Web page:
Ahlam Albashir was arrested after being observed running away with a red rose in her hand, and she was afterward paraded in handcuffs.
A woman, Ahlam Albashir, has admitted to setting a bomb in Istanbul that killed six people.
On Monday, six people were murdered in an explosion in Istanbul, which Turkey blamed on Kurdish terrorists. Police apprehended 47 individuals, including a Syrian woman accused of preparing the device. The Kurdistan Workers Party (PKK) and the Kurdish-led Syrian Democratic Forces (SDF) denied participation in the explosion that occurred on Sunday on Istanbul’s main pedestrian Istiklal Avenue.
No one has yet claimed credit for it. Hundreds of shoppers, tourists, and families fled the area as the explosion left 81 people injured and debris flying into the air. Suleyman Soylu, the interior minister, said that the PKK and the Syrian Kurdish YPG militia were behind the explosion, which reminded Turks of other strikes of a similar kind.
According to Ankara, the YPG is a PKK branch. NATO members are at odds because the US has been aiding the YPG in the Syrian war. Soylu, a ferocious critic of Washington, compared American sympathies for the victims as the world condemned the assault to “the killer coming as one of the first to the site of the crime.”
PKK Denied Involvement
The PKK denied involvement in the incident and vowed not to attack civilians in a statement posted on its website. On Twitter, SDF commander Mazloum Abdi denied involvement. Ahlam Albashir, a Syrian national who was apprehended during a raid overnight, was identified by police as the suspected bomber.
Albashir allegedly admitted to police during questioning that she had received training from Kurdish militants and had entered Turkey through the town of Afrin in northern Syria.
A woman-looking person was seen leaving a package beneath a raised flower bed in the middle of the avenue just before the attack, according to earlier television news reports. The possibility that Islamic State was behind the attack was “not entirely disregarded,” according to a Turkish official.
ECHOES OF PAST ATTACKS
Six Turkish nationals were slain in the incident, two from each of three families. According to the Demiroren agency, social worker Yusuf Meydan and his daughter, age nine, perished in the assault, while his wife was inside a store and escaped the bomb.
According to Yusuf Meydan’s cousin in an interview with Demiroren, the Meydan family was scheduled to return to their hometown of Adana on Sunday after attending an engagement celebration for a relative in Istanbul.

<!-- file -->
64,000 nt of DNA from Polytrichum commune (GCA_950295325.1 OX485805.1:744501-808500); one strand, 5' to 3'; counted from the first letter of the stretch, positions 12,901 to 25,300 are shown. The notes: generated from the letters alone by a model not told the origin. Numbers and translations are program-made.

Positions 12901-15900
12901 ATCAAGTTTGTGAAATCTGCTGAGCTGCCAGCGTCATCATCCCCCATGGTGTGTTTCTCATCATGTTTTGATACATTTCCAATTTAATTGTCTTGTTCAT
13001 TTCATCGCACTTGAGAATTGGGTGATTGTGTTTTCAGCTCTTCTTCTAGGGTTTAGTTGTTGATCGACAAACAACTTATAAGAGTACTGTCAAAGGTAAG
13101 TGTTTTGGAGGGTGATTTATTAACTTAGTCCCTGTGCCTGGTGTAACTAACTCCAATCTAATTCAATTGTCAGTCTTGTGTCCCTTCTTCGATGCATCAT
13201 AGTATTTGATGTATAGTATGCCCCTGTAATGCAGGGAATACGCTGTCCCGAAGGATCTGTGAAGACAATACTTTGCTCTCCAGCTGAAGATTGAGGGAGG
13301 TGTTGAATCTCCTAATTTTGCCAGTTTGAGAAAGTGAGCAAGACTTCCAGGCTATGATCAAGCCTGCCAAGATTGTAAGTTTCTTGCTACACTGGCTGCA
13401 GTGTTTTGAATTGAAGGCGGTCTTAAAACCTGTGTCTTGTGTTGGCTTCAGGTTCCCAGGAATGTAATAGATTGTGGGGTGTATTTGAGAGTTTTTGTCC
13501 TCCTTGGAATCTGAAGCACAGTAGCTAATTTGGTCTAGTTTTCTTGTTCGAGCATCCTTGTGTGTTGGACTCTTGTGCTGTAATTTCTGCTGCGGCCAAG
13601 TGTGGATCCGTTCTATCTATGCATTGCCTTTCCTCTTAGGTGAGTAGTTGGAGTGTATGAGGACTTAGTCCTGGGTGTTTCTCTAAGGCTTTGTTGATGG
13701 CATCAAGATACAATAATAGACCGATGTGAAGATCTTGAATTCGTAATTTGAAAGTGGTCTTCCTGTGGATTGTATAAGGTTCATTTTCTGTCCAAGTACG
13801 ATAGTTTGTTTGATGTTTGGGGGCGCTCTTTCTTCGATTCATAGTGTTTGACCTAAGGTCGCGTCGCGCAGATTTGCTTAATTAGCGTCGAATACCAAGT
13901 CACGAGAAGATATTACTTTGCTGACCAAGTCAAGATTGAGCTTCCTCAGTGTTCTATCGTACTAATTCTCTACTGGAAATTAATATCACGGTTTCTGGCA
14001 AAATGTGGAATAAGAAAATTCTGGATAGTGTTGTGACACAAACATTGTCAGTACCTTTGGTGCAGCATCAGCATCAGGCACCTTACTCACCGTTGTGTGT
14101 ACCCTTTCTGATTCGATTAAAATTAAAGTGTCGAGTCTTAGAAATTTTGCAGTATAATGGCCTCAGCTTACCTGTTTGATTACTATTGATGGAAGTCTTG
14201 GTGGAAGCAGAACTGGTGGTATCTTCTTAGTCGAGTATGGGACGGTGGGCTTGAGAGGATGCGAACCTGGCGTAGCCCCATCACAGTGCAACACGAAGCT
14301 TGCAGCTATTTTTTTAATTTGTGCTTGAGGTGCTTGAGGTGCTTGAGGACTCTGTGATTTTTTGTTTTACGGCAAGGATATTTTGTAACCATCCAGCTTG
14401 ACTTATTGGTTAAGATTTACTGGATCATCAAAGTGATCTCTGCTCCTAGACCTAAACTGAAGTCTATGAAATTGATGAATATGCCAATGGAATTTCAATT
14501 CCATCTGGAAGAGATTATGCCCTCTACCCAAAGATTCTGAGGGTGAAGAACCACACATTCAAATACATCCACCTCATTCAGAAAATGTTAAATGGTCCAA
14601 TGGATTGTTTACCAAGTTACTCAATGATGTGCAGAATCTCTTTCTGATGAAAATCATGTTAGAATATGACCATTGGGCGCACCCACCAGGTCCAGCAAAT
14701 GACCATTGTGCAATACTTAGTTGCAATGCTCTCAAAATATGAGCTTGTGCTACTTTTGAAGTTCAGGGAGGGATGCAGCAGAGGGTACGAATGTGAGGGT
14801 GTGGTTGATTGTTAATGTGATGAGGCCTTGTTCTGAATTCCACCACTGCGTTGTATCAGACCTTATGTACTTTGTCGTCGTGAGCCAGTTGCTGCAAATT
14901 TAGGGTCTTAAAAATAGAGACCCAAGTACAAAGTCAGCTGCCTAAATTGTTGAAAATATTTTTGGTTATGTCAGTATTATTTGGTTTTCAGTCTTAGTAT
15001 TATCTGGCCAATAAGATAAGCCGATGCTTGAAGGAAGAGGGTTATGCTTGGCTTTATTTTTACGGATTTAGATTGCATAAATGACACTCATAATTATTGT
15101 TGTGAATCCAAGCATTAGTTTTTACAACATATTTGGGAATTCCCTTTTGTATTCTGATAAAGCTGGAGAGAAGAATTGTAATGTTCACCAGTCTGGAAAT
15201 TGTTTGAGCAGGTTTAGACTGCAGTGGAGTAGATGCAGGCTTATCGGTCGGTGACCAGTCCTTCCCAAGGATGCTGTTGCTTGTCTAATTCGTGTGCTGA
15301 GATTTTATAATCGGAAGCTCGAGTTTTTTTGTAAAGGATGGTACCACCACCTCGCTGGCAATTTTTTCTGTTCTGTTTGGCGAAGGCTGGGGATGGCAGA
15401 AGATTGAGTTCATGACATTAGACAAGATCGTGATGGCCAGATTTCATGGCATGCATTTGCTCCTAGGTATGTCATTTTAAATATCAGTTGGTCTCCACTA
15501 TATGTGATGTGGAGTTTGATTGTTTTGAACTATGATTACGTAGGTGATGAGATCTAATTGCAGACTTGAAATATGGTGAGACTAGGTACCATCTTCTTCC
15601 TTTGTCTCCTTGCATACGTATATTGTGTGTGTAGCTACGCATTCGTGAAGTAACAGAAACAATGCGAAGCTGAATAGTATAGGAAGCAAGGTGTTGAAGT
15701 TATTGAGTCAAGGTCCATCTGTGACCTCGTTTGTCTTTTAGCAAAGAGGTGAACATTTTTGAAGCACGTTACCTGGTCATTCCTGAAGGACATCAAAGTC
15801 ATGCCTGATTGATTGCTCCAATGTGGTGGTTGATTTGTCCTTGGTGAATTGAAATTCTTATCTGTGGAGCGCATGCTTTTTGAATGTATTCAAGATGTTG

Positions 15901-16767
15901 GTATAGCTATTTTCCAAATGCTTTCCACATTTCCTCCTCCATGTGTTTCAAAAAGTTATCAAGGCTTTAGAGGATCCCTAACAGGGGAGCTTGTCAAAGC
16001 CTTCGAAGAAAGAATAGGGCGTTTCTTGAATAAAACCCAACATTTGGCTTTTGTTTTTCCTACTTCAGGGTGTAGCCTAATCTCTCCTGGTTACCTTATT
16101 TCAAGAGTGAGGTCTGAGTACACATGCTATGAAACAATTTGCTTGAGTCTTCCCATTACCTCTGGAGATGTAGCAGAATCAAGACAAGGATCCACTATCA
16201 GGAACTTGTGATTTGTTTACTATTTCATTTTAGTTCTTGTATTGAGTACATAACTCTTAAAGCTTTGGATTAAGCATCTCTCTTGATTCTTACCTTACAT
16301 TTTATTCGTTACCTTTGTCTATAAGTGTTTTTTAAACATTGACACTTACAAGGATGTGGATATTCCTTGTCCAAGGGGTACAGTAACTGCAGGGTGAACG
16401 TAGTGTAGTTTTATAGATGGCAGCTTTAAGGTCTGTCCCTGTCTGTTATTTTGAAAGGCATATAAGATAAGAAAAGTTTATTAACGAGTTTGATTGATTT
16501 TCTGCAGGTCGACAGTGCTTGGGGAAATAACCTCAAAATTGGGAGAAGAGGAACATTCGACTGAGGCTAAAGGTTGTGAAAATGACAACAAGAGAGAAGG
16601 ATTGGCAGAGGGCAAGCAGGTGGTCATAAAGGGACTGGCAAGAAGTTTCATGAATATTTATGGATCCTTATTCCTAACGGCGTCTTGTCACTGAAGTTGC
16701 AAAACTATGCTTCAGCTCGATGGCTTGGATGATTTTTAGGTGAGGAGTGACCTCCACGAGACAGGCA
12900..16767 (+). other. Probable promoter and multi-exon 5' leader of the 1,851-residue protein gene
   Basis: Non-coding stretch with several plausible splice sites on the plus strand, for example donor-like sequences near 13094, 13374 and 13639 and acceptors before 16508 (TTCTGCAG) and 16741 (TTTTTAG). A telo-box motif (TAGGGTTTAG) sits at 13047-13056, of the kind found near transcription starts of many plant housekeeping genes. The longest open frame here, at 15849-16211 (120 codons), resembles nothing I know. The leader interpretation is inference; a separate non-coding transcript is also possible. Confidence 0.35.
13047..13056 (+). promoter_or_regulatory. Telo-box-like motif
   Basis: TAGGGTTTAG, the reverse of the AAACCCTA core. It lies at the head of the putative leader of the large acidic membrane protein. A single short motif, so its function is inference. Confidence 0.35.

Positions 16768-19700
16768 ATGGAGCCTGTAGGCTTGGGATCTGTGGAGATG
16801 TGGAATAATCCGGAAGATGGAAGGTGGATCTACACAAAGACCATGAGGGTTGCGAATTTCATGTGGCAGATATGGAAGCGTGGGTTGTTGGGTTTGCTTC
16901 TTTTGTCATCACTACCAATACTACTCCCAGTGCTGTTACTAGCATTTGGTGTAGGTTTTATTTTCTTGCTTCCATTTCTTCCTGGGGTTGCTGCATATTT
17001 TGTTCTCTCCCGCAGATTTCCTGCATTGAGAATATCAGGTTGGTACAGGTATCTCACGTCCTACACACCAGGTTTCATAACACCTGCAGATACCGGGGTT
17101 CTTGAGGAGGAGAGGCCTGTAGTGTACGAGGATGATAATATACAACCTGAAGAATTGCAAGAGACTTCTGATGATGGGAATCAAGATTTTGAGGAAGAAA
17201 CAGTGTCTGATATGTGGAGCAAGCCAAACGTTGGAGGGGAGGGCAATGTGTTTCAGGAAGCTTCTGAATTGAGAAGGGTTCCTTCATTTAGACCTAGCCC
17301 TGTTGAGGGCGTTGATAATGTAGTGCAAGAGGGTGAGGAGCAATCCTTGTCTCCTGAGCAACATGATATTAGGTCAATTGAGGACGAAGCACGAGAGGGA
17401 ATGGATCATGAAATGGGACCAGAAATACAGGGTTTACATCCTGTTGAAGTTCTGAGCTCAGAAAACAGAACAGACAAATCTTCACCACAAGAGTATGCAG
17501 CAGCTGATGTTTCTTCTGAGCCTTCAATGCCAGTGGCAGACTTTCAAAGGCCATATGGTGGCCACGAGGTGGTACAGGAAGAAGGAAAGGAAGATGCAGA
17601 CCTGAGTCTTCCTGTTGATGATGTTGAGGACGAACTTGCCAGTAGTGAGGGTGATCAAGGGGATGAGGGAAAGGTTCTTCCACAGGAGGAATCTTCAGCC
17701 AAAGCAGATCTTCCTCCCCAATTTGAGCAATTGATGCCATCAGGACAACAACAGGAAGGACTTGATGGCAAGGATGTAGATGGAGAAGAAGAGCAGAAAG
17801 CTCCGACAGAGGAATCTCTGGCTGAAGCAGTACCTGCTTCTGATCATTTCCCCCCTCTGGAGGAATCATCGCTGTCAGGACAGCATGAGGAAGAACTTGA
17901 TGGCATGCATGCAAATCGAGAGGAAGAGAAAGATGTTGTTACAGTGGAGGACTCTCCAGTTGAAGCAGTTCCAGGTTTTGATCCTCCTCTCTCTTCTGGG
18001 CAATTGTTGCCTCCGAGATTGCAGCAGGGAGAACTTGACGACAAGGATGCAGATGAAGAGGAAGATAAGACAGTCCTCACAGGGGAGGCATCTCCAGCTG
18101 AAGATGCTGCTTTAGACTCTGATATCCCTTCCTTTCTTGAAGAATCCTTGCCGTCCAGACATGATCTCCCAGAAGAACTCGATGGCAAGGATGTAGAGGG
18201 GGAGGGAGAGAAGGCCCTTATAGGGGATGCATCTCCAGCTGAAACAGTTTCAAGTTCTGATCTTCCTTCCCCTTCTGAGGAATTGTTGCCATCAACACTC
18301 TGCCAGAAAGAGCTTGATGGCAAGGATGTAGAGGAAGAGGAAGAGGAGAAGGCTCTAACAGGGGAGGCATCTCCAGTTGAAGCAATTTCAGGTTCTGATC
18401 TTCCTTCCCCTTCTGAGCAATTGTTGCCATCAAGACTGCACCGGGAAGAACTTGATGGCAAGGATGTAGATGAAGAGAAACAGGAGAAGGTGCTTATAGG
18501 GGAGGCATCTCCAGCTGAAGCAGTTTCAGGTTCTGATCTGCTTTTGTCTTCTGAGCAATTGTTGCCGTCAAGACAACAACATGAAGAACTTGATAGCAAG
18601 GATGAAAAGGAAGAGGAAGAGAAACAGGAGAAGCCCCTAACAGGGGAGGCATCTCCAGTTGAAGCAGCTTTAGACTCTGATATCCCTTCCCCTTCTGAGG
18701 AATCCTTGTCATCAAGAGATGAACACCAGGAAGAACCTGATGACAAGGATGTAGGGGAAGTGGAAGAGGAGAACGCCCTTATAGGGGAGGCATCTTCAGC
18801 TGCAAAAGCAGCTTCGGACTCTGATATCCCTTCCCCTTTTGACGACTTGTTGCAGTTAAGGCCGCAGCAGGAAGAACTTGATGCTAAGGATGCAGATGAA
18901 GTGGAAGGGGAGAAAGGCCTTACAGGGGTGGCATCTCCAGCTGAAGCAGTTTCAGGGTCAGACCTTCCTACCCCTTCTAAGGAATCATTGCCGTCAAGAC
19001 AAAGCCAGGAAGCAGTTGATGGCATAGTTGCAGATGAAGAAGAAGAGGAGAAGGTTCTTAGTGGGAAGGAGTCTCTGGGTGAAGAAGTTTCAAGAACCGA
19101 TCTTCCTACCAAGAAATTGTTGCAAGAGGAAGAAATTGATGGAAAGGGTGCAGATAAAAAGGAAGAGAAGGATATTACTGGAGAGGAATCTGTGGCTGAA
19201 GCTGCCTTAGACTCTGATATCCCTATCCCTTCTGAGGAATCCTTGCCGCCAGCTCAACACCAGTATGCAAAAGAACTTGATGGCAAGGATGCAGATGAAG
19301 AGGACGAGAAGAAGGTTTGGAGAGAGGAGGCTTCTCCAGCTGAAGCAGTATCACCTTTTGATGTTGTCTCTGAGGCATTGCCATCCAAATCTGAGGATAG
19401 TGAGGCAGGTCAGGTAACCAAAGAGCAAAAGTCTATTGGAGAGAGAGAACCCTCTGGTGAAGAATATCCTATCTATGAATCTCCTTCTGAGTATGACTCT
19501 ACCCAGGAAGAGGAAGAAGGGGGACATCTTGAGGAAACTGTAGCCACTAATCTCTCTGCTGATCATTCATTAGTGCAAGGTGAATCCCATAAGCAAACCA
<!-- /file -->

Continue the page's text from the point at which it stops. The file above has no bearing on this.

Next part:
“They traveled there to attend a relative’s engagement ceremony, and they were expected to return yesterday night. They were about to go to Taksim when the tragedy occurred. I abhor terrorist acts. Nothing else has to be stated “The cousin of Meydan remarked.
“They traveled there to attend a relative’s engagement ceremony, and they were expected to return yesterday night. They were about to go to Taksim when the tragedy occurred. I abhor terrorist acts. Nothing else has to be stated “The cousin of Meydan remarked. Authorities said that 57 individuals had been treated and released from the hospital, leaving 24 injured, including two who were in severe condition.
The assault raised worries that there would be other occurrences of this kind before elections in June 2023, which polls indicate President Tayyip Erdogan may lose after 20 years in office. In the past, militants from the Kurdish, Islamist, and communist movements have targeted Istanbul.
When a truce between Ankara and the PKK collapsed in the middle of 2015, ahead of elections in November of that year, a wave of bombs and other attacks started occurring throughout the country.
Lokman Kalkan, who was cleaning up blood and shards of glass off the ground outside his luggage store close to the explosion scene, said that “it has been a tragedy.” “That’s all that took place. Fighting for their life was going on.”
Three invasions by Turkey against the YPG in northern Syria have already taken place, and Erdogan said this year that a fourth operation was on the horizon. Since 1984, the PKK has conducted an uprising against the Turkish government in which conflicts have claimed the lives of over 40,000 people. The United States, the European Union, and Turkey all see it as a terrorist organization.